Theodore A. Hoppe

Montpelier, VT, United States

About Theodore A.

Bio

In "1984" Orwell feared that the truth would be concealed from us. In "Brave New World," Huxley feared that the truth would be drowned in a sea of irrelevance. Nowadays, people, by in large, are not controlled by inflicting pain, as Orwell imagined, they are controlled by inflicting pleasure. Orwell feared that what we hated would ruin us, while Huxley feared that what we loved, "man's infinite appetite for distraction", will ruin us.

An idea worth spreading

"Self Comes to Mind" by Antonio Damasio, "Incomplete Nature" by Terrence Deacon, "The End of Science" John Horgan, "The General Theory of Love" Lewis, Amini, Lannon. "Connected" by Nicholas Christakis & James Fowler, "Being Wrong" by Kathryn Schulz, "The Philosophical Child" by Alison Gopnok, "Evolution's End" by Joseph Chilton Pierce, "Into the Silent Land" by Paul Broks, "Loneliness" by John T. Cacioppo & William Patrick, "Moral Minds" by Marc Hauser, "The Neuroscience of Human Relationships" by Louis Cozolino, Multiple Intelligence" by Howard Gardner, "The Science of Success by David Dobbs, The Meme Machine by Susan Blackmore, "Predictably Irrational" by Dan Ariely, "The Tending Instinct" by Shelley Taylor, "Multiplicity: The New Science of Personality, Identity and Self" by Rita Carter, the Philoctetes Center in New York City,

I'm passionate about

love of learning, appreciation of beauty and excellence, creativity, ingenuity, and originality, curiosity and interest in the world.

Talk to me about

You....-your ideas, your passion, and how I can help you. eGovernance, immersive virtual worlds, lateral thinking,

People don't know I'm good at

Editing my typos, biking, fantasy sports.

My TED story

My identical twin suggested I join TED after discussing the lectures by Susan Blackmore found on this site. It's been about a year since I joined TED and started commenting on the talks and sharing my ideas with the TED community. I feel honored that fellow members have responded in the positive way they have with their feedback, and that I have reach a milestone I consider an accomplishment. As Gary Vaynerchuk said, " The fact that anyone cares what you say is a huge deal." My TED story is that I continue to spread the ideas TED embodies by creating library events and programs, and encouraging the use of TED talks in the local schools.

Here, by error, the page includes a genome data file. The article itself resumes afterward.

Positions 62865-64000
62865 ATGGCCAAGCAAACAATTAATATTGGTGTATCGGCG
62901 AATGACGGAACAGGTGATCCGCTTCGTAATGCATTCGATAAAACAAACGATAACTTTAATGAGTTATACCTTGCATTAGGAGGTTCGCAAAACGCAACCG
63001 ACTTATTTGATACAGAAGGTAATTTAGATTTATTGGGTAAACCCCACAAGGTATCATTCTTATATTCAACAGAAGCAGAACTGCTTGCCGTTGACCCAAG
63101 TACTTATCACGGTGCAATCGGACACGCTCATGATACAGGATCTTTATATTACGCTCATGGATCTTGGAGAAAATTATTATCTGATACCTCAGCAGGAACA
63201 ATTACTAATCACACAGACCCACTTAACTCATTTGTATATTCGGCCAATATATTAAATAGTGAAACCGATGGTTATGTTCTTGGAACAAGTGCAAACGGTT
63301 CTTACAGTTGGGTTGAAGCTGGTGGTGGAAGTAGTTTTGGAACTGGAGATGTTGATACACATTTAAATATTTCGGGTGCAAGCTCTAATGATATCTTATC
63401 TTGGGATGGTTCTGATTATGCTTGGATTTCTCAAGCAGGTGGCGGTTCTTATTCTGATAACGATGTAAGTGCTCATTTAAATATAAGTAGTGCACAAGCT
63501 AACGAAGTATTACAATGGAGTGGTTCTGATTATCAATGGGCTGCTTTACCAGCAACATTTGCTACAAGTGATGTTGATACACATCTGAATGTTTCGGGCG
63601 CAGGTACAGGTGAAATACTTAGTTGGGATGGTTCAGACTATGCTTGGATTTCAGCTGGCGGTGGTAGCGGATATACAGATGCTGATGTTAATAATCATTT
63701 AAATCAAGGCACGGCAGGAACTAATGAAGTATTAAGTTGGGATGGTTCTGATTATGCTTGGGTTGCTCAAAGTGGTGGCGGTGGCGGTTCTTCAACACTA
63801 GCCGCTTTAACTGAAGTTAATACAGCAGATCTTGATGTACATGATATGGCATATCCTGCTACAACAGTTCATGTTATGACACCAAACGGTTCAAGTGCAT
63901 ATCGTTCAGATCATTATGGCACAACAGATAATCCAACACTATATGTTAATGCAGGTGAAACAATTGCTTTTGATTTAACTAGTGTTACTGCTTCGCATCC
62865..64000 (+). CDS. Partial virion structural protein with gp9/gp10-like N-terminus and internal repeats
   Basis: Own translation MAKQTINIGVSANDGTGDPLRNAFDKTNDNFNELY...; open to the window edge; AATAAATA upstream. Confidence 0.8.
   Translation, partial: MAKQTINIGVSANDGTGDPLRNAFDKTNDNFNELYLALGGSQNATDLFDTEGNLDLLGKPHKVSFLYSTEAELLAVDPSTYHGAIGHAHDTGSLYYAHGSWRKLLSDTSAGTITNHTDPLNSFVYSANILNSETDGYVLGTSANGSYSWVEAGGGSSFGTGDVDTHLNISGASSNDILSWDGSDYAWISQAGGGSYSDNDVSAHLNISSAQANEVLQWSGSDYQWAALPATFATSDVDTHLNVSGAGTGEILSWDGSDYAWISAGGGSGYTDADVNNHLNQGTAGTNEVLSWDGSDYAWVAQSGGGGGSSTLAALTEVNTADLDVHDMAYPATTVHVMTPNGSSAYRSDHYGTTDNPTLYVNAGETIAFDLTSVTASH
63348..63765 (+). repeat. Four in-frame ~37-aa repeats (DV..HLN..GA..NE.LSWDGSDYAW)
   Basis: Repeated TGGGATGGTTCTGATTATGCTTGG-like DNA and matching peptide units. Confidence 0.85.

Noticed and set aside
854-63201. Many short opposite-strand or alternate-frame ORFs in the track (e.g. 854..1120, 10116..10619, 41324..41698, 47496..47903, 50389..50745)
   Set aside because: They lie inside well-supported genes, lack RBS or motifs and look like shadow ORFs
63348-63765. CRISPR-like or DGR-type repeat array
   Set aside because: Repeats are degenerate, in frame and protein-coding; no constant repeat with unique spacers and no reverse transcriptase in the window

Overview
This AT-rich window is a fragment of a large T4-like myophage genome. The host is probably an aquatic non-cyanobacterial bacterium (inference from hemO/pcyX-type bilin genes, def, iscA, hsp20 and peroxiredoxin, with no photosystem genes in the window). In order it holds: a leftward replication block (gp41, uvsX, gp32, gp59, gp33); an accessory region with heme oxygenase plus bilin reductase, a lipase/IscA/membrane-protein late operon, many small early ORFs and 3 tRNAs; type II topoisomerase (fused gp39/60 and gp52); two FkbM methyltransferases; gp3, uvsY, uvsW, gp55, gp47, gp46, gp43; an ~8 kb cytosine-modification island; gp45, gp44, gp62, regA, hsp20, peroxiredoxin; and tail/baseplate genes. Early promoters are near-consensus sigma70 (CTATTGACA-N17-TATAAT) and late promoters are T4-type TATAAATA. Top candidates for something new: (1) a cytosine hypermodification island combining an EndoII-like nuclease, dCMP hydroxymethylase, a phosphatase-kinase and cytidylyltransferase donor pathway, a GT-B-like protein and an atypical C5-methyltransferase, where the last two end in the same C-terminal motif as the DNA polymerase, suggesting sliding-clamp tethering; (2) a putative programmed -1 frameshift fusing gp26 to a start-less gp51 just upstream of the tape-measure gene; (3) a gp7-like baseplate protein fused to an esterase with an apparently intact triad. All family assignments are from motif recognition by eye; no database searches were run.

Favorite talks

Comments & conversations

105570
Theodore A. Hoppe
Posted 2 days ago
Johann Hari: Everything you think you know about addiction is wrong
Clearly there is research that disagrees with your with your unsupported statements, so yes, I would expect that you might cite something that supports your claims for you are referring to it. And I think I have already addressed the fact that your training, or even your interactions with addicts might support the myth of the "disease" model.
105570
Theodore A. Hoppe
Posted 3 days ago
Johann Hari: Everything you think you know about addiction is wrong
The research by Prof. Bruce Anderson:. "The Rat Park research attracted lots of attention in the local media in our city, and among our students at our university, but in the larger world of addiction theory it sank like a stone, even after other researchers replicated our findings. We had hoped that our research might initiate a serious reconsideration of the conventional wisdom on the causes of addition. When it didn’t, we were surprised and disappointed." http://www.brucekalexander.com/articles-speeches/rat-park/148-addiction-the-view-from-rat-park
105570
Theodore A. Hoppe
Posted 3 days ago
Johann Hari: Everything you think you know about addiction is wrong
Re: "There is solid research about brain differences in people who are prone to addiction" I can fully appreciate the fact that your, may I use the word limited, training has provided you with understanding of addition in terms of the disease model, and that is one of the issues that this talk attempts to address: the "recovery" industry has hoisted this model onto us at the excusion f any other alternative view. And, you would still need to supply some additional research that supports your statement that, "the majority of people who receive drugs in a medical setting do not become addicted" because of genetic factors. There is also evidence that there are "epigenetics" influences involved, not just genetic one, that are associated with what you have called "solid evidence." [see the research of Dr Eric Nestler, Mt Sini Medical Ctr ] I'll brake it down for you a bit: Genetics may provide the switch but the environment can turn the switch on or off. My question to you is whether you have looked at any of Bruce Alexander's research, because you seem to be saying ALL addiction is genetic, and I would question how this applies too the rats in Rat Park? Finally, until you pen up to the possibility that these guys might be on to something here you are not going to understand that its NOT about loving them more [which is contextually vague], its about the right kind of love and nurturing.